About Melissa Young

(Emerita) is a native of Utah and lives in Cache Valley, Utah, with her husband and three of her four children in their emptying nest. She has an MA in TESOL from Brigham Young University and currently volunteers with the English Learning Center.

14 thoughts on “The Mighty Wurlitzer”

  1. Reading this make me think of a childhood place of my own. All through my childhood, my older brothers mowed the cemetary that sat behind the old Wesley Chapel and school every week during the summers. I spent many afternoons there. We'd meet them there for picnic lunches. I played hide and seek with the other "little" kids- the ones who were too young to help with the mowing. I looked forward to when I would be old enough to help out on occcasion and have a source of income. We made "stew" in the old flower pots left around the headstones. I didn't think of it as a graveyard; it was a playground. I was as comfortable there as many children are at their neighborhood park. As I got older, I began to read the names and dates on the stones, and think about the lives of these people. I'd feel sad at the sight of a freshly dug grave, and strain to read the writing on the oldest of stones. Cemetaries don't scare me. Instead they are tranquil places for me that I actually enjoy visting (I know, I'm kind of weird like that). I find it interesting that when I was first married and still at BYU, my husband and I made our first home across from the Provo City Cemetary. It was a great place for Sunday afternoon walks. And now, with our children, we have been known to stop alongside the road when we pass a small cemetary, just to wander around.

  2. Melissa, this was such a gorgeous piece of writing—so evocative, with such lovely, concrete details and poetic phrasing. Thank you for sharing it with us.

    I, too, am so sorry about your grandmother. Much love to you.

  3. I appreciate the thoughts and support, everyone. How fun, sar, that you've been to the Loft! It always makes me happy to run into someone who knows it. Charity, I love cemeteries too. We used to live by one and I went walking there all of the time. Cemeteries are so peaceful, and I always leave feeling like I can face my life again.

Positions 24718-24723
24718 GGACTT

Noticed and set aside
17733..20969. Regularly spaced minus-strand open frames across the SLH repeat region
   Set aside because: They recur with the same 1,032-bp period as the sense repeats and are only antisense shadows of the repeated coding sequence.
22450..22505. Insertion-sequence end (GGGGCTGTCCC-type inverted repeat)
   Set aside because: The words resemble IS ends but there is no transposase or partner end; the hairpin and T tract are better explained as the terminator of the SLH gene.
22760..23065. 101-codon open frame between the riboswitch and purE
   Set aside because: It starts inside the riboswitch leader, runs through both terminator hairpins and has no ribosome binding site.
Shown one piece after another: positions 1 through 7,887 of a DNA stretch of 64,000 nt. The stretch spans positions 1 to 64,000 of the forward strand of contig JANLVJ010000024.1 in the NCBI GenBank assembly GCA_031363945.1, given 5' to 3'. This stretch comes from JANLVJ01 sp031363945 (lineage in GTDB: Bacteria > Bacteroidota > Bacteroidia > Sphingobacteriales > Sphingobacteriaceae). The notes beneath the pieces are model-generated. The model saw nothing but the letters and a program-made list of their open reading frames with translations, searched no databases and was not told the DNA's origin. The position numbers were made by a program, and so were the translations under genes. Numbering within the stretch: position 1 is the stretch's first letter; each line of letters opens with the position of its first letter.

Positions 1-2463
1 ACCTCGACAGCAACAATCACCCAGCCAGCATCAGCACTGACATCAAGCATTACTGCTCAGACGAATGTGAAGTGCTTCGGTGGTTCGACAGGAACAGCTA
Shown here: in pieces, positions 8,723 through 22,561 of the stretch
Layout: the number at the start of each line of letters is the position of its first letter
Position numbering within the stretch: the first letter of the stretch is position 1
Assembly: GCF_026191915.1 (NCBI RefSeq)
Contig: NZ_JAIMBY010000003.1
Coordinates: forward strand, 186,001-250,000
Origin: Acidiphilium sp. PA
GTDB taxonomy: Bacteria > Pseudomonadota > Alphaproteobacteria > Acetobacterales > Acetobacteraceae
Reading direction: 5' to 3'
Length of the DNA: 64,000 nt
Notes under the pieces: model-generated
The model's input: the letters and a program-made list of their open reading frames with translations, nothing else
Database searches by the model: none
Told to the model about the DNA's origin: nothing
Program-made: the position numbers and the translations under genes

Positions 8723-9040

4. This was beautiful and a lovely tribute to your grandmother – I felt like I got to be in your inside world for a moment. It reminds me that there are some memories that need to be written down.

    Most of the places I lived as a child have changed dramatically and they don't exist now as they do in my memory. I find it bittersweet to own something that no one has experienced quite like me, but know that I can't ever go back.

    We just got back from a trip to Holland where my husband grew up. He was so excited to see his house and visit his old haunts, some have changed a bit. It was important for me to see the place that shaped him so much as a person.

    I am sorry about your grandmother. Thank you for sharing.

  5. The last line sucked the air out of me in a long, low "ohhhhhhhhhhhhh…" Lovely.

    I'm sorry to hear about your grandmother, and wish you comfort.

  6. I'm sorry for your loss. Death is hard.

    I love your experience with the organ and this private world your Grandmother created for her family "backstage" at the Loft.

    I'm thinking of how much it struck me when my grandmother passed away last fall, how her ideals and choices and committments created a beautiful life.

  7. Oh I loved this. It makes me lonely for the places of my childhood that I fear to revisit because I know they have changed.
    I'm sorry for your own loss.

  8. Sorry to hear about your loss.

    Thanks for sharing this beautiful piece. I love how places can shape us. I love how you've reminded us of our own places with the insightful sharing of your personal story.